Veterans, Consumer Organizations Show Support for Delaney Legislation to Protect Veterans Credit
WASHINGTON – A number of leading veterans and consumer protection organizations have voiced their support for Congressman John K. Delaney’s (MD-6) Protecting Veterans Credit Act (H.R. 5593). Rep. Delaney’s bipartisan legislation was introduced last week and protects the credit rating of veterans from being wrongfully lowered due to delayed payments associated with the Department of Veterans Affairs (VA) Veterans Choice Program. The Vietnam Veterans of America (VVA), the Veterans of Foreign Wars (VFW), the Military Officers Association of America (MOAA) and the National Patient Advocate Foundation have issued statements of support for The Protecting Veterans Credit Act.
Delayed payments have meant that potentially thousands of veterans have had large and inaccurate medical debts wrongly listed in their name while the VA and private providers work through billing. The Protecting Veterans Credit Act is cosponsored by Congressman Randy Hultgren (IL-14), Congresswoman Kyrsten Sinema (AZ-9) and Congresswoman Jackie Walorski (IN-2). The legislation is part of Delaney’s Consumer Protection and Community Investment Agenda.
“It’s unacceptable to me that we would subject any veteran to a lower credit score and all the financial costs and barriers that come with it because of delayed VA payments and processing,” said Congressman Delaney. “Our bipartisan bill solves this problem and I’m honored to have the support of so many organizations behind us. When these groups speak the American people listen and I look forward to continuing to work with them to help veterans.”
“Veterans should not have to worry about their financial credit when VA sends them to a private sector doctor,” said VFW National Legislative Director, Raymond Kelley. “That is why the VFW supports Congressman Delaney’s legislation which would protect veterans who are erroneously sent to collections.”
“We salute the leadership of Congressman Delaney in this effort to see to it that VA pays its bills on time. This is crucial if we are to make this public /private integrated health care system work to deliver the best care to our nation’s veterans,” said Vietnam Veterans of America National President John Rowan.
“The Protecting Veterans Credit Act is needed to ensure veterans’ credit ratings are not damaged through no fault of their own,” said Lt Gen Dana T. Atkins, USAF (Ret.), President of the Military Officers Association of America. “While it is understandable VA needs time to resolve medical billing issues originating from the Choice Program, veterans should not suffer unintended negative consequences in the meantime. MOAA applauds Congressman Delaney for developing creative solutions to assist VA and veterans.”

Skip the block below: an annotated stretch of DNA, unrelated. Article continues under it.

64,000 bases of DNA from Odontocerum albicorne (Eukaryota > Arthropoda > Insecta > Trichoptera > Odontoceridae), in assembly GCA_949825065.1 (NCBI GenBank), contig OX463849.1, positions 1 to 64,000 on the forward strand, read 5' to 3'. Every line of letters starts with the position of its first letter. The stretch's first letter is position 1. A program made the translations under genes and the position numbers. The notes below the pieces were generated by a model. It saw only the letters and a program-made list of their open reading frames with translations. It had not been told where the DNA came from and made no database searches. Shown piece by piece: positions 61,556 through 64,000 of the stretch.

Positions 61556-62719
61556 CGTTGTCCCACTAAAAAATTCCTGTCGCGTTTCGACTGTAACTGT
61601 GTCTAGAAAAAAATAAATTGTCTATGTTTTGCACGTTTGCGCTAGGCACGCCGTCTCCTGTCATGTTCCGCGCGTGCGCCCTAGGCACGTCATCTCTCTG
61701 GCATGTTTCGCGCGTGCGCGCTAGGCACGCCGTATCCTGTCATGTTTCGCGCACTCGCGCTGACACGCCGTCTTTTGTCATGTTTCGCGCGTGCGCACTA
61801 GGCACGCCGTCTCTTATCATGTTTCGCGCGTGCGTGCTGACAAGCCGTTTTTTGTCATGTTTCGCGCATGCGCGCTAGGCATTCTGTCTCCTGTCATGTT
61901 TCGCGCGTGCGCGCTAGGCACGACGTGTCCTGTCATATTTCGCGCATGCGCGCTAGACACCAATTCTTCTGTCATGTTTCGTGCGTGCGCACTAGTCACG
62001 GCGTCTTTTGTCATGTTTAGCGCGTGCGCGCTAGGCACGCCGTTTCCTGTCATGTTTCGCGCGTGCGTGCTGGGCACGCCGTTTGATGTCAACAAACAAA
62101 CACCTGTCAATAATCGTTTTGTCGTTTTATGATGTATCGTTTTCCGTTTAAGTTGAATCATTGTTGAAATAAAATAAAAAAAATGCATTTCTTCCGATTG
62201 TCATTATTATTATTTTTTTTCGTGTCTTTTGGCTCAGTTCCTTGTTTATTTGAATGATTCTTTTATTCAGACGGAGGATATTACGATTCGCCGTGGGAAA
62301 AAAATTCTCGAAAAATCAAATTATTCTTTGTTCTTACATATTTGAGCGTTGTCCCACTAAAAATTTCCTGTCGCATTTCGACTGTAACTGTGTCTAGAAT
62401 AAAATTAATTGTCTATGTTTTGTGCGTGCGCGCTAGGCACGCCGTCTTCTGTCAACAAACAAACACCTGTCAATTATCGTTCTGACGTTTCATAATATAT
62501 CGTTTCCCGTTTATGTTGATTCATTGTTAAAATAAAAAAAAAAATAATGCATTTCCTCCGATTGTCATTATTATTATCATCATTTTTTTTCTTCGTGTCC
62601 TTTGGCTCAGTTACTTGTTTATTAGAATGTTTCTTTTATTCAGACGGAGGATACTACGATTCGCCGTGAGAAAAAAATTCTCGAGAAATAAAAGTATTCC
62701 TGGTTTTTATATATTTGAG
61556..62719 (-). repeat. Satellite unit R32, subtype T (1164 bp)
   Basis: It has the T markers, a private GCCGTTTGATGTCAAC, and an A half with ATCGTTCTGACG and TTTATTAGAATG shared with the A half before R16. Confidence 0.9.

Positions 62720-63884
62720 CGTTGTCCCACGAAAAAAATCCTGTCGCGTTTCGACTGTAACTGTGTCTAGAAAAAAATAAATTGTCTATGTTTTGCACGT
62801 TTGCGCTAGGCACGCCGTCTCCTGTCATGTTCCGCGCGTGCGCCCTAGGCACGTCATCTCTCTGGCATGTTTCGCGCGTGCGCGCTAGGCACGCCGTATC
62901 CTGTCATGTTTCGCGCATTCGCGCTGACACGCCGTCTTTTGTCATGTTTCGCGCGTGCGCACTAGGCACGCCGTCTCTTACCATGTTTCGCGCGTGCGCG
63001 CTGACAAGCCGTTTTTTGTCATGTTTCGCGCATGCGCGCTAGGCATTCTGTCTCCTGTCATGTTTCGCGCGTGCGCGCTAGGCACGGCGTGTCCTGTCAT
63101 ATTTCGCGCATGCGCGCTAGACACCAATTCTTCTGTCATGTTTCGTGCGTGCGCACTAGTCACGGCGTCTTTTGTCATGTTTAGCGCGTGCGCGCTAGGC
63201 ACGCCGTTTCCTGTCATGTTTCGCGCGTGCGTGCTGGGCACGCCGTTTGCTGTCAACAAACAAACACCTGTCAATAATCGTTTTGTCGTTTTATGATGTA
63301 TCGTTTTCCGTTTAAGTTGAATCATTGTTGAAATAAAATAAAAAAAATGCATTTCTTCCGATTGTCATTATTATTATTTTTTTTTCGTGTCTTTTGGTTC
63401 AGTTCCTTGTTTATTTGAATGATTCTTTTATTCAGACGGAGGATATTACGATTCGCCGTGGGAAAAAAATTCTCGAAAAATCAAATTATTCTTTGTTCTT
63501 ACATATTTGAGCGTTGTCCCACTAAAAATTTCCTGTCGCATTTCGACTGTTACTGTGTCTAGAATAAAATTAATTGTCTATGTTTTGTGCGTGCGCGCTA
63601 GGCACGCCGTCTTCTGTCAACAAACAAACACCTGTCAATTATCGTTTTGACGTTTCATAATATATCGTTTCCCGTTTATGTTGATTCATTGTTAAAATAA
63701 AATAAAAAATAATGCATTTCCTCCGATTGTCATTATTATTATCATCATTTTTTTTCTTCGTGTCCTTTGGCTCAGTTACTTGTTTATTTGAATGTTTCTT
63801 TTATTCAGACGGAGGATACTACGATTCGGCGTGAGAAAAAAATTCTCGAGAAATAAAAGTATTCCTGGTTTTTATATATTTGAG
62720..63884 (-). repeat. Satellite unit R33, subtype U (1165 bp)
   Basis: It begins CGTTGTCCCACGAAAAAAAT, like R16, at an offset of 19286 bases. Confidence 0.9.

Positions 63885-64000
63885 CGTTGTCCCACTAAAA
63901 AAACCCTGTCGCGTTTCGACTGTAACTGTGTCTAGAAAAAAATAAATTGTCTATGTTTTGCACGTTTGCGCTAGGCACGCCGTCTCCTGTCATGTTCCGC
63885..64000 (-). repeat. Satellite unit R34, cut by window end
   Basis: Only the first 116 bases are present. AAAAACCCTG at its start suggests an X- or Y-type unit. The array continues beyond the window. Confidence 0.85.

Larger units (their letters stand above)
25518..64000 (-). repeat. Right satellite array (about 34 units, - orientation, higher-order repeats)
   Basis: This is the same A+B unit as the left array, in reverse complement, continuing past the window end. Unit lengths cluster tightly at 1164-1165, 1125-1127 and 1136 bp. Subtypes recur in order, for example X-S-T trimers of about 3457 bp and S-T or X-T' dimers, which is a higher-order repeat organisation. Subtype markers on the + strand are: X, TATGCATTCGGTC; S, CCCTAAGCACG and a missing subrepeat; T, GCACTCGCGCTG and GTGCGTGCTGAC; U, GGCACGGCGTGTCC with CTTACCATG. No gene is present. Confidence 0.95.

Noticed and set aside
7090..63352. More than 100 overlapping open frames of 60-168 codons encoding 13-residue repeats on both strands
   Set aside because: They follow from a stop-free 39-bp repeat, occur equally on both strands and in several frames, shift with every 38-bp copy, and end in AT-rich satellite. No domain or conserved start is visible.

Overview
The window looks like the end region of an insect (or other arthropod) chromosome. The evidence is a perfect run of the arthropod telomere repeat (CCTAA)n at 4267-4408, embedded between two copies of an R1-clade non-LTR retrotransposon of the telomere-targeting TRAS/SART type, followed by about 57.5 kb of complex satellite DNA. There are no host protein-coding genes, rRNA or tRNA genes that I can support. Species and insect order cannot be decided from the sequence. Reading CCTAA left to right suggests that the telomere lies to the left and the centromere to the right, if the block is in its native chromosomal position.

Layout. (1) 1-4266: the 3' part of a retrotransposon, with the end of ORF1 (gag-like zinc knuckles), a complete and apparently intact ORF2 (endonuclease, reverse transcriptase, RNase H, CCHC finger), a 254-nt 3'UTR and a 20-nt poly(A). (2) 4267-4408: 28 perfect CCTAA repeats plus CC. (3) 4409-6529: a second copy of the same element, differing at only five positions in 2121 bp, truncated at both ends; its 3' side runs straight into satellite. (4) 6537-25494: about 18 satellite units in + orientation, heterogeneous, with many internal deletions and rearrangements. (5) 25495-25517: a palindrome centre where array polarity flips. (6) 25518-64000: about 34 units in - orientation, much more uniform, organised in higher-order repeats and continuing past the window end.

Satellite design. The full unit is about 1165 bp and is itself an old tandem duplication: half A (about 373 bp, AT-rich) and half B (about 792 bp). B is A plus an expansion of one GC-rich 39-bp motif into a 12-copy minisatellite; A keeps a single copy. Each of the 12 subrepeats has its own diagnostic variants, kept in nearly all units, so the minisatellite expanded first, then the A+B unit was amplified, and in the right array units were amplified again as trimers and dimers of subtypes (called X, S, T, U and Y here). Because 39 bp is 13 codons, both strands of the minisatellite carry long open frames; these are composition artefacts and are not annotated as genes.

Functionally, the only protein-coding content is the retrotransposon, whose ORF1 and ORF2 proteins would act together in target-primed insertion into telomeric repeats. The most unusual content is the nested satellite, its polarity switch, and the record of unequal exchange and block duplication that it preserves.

“With one in four of our patients reporting problems stemming from medical debt, the National Patient Advocate Foundation is all too familiar with the financial toxicity of medical debt and its impact on patients, regardless of their insurance status, age, income, or ethnicity. The provisions in the Protecting Veterans Credit Act will help relieve the significant burdens that medical debt places on veterans, and the crippling manner in which medical debt can affect them for years, often long after the debt has been settled. Our veterans must be enabled to focus on their treatment and recovery, rather than financial hardship,” said Alan Balch, CEO, National Patient Advocate Foundation & Patient Advocate Foundation.
The Protecting Veterans Credit Act (H.R. 5593)
- Enacted in 2014, the Department of Veterans Affairs (VA) Choice Program provides veterans with the ability to receive medical care in a non-VA facility if the VA cannot schedule an appointment within a specified time period or if the veteran lives more than 40 miles from the closest VA medical facility. Unfortunately, there have been issues with the implementation of the program, including delayed Choice Program payments and inappropriately assigned bills to veterans.
- Because of delays and incorrectly assigned bills, veterans have received adverse actions on their credit reports and inappropriate debt collection efforts.
- Adverse credit action makes it more difficult and more expensive for a person to get a home mortgage or an auto loan or even to rent an apartment.
- To address these issues, the VA set up a call center for veterans to contact the VA to resolve debt collection and adverse credit reporting. As of the end of May, the VA handled over 7100 inbound telephone calls.
- While the VA is actively trying to reform the Choice Program, veterans need immediate and retroactive relief from erroneous credit reporting actions and debt collection efforts. No veteran should have their credit score hurt or be harassed by debt collectors because of a delay in the VA or their private contractor paying the bills.
- The Protecting Veterans’ Credit Act delays medical debt from medical services received through the Choice Program from being reported to credit reporting agencies for one year. This delay provides adequate time for the VA and its contractors to resolve the issues, while retaining a route for resolution of any co-payments or other obligations.
- The bill provides a mechanism for veterans to easily dispute adverse actions already on their reports. Additionally, the bill requires debt collectors to provide the veteran with written information of their rights and who they can contact to resolve an issue.
- By instituting a one year grace period, it will allow for the multiple parties involved in the Choice Program time to process the payments, so the veterans receive the care they need, the doctors are fairly compensated, and veterans don’t suffer a credit loss for something that isn’t their fault.
- Ensures veterans are not unnecessarily pressured into paying bills that they do not owe.